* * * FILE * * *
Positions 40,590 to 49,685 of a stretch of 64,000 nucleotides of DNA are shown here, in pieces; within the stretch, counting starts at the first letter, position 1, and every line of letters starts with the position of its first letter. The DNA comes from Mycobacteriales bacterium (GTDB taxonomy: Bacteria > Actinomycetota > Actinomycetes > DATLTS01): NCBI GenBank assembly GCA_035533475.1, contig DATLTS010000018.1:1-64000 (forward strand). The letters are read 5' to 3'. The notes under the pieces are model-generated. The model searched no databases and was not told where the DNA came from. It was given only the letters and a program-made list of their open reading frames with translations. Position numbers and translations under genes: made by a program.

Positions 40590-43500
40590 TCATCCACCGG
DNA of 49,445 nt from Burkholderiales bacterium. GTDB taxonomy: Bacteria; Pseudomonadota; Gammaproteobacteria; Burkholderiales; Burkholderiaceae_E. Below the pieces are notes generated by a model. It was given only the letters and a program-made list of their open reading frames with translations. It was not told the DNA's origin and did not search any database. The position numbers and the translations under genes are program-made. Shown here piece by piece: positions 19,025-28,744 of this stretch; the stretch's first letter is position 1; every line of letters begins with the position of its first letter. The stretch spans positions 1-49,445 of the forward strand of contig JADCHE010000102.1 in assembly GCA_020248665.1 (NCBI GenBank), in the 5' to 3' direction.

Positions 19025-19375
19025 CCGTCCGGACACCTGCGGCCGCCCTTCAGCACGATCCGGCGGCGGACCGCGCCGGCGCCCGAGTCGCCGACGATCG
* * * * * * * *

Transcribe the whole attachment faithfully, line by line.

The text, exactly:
Positions 40,590 to 49,685 of a stretch of 64,000 nucleotides of DNA are shown here, in pieces; within the stretch, counting starts at the first letter, position 1, and every line of letters starts with the position of its first letter. The DNA comes from Mycobacteriales bacterium (GTDB taxonomy: Bacteria > Actinomycetota > Actinomycetes > DATLTS01): NCBI GenBank assembly GCA_035533475.1, contig DATLTS010000018.1:1-64000 (forward strand). The letters are read 5' to 3'. The notes under the pieces are model-generated. The model searched no databases and was not told where the DNA came from. It was given only the letters and a program-made list of their open reading frames with translations. Position numbers and translations under genes: made by a program.

Positions 40590-43500
40590 TCATCCACCGG
DNA of 49,445 nt from Burkholderiales bacterium. GTDB taxonomy: Bacteria; Pseudomonadota; Gammaproteobacteria; Burkholderiales; Burkholderiaceae_E. Below the pieces are notes generated by a model. It was given only the letters and a program-made list of their open reading frames with translations. It was not told the DNA's origin and did not search any database. The position numbers and the translations under genes are program-made. Shown here piece by piece: positions 19,025-28,744 of this stretch; the stretch's first letter is position 1; every line of letters begins with the position of its first letter. The stretch spans positions 1-49,445 of the forward strand of contig JADCHE010000102.1 in assembly GCA_020248665.1 (NCBI GenBank), in the 5' to 3' direction.

Positions 19025-19375
19025 CCGTCCGGACACCTGCGGCCGCCCTTCAGCACGATCCGGCGGCGGACCGCGCCGGCGCCCGAGTCGCCGACGATCG